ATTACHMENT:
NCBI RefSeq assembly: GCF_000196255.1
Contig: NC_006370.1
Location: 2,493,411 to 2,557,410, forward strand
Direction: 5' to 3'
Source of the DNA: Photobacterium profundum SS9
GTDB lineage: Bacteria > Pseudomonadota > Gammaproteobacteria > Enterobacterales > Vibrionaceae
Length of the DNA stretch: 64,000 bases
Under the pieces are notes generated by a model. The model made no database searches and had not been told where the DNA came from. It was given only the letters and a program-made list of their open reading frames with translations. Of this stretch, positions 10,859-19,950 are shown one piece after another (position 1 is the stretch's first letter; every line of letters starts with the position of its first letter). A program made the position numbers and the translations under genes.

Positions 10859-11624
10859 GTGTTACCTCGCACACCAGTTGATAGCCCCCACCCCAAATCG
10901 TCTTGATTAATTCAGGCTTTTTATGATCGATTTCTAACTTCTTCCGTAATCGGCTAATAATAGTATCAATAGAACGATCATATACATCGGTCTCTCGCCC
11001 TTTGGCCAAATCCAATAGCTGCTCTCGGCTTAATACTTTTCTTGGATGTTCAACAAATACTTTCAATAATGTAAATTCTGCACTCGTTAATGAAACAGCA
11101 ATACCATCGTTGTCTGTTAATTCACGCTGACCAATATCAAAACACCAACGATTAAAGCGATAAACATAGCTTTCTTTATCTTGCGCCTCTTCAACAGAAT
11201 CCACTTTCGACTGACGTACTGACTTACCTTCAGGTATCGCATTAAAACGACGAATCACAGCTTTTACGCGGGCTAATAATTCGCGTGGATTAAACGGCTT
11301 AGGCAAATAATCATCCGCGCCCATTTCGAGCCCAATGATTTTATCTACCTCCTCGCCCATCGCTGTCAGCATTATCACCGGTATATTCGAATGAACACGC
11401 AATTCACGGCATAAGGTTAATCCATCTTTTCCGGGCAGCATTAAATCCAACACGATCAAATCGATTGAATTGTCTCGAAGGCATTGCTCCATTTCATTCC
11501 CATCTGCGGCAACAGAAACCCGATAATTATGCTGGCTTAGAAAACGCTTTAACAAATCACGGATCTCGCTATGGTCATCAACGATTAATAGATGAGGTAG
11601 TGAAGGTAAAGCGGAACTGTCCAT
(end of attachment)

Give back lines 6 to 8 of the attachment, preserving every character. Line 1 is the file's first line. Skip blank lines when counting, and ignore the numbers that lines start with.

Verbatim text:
GTDB lineage: Bacteria > Pseudomonadota > Gammaproteobacteria > Enterobacterales > Vibrionaceae
Length of the DNA stretch: 64,000 bases
Under the pieces are notes generated by a model. The model made no database searches and had not been told where the DNA came from. It was given only the letters and a program-made list of their open reading frames with translations. Of this stretch, positions 10,859-19,950 are shown one piece after another (position 1 is the stretch's first letter; every line of letters starts with the position of its first letter). A program made the position numbers and the translations under genes.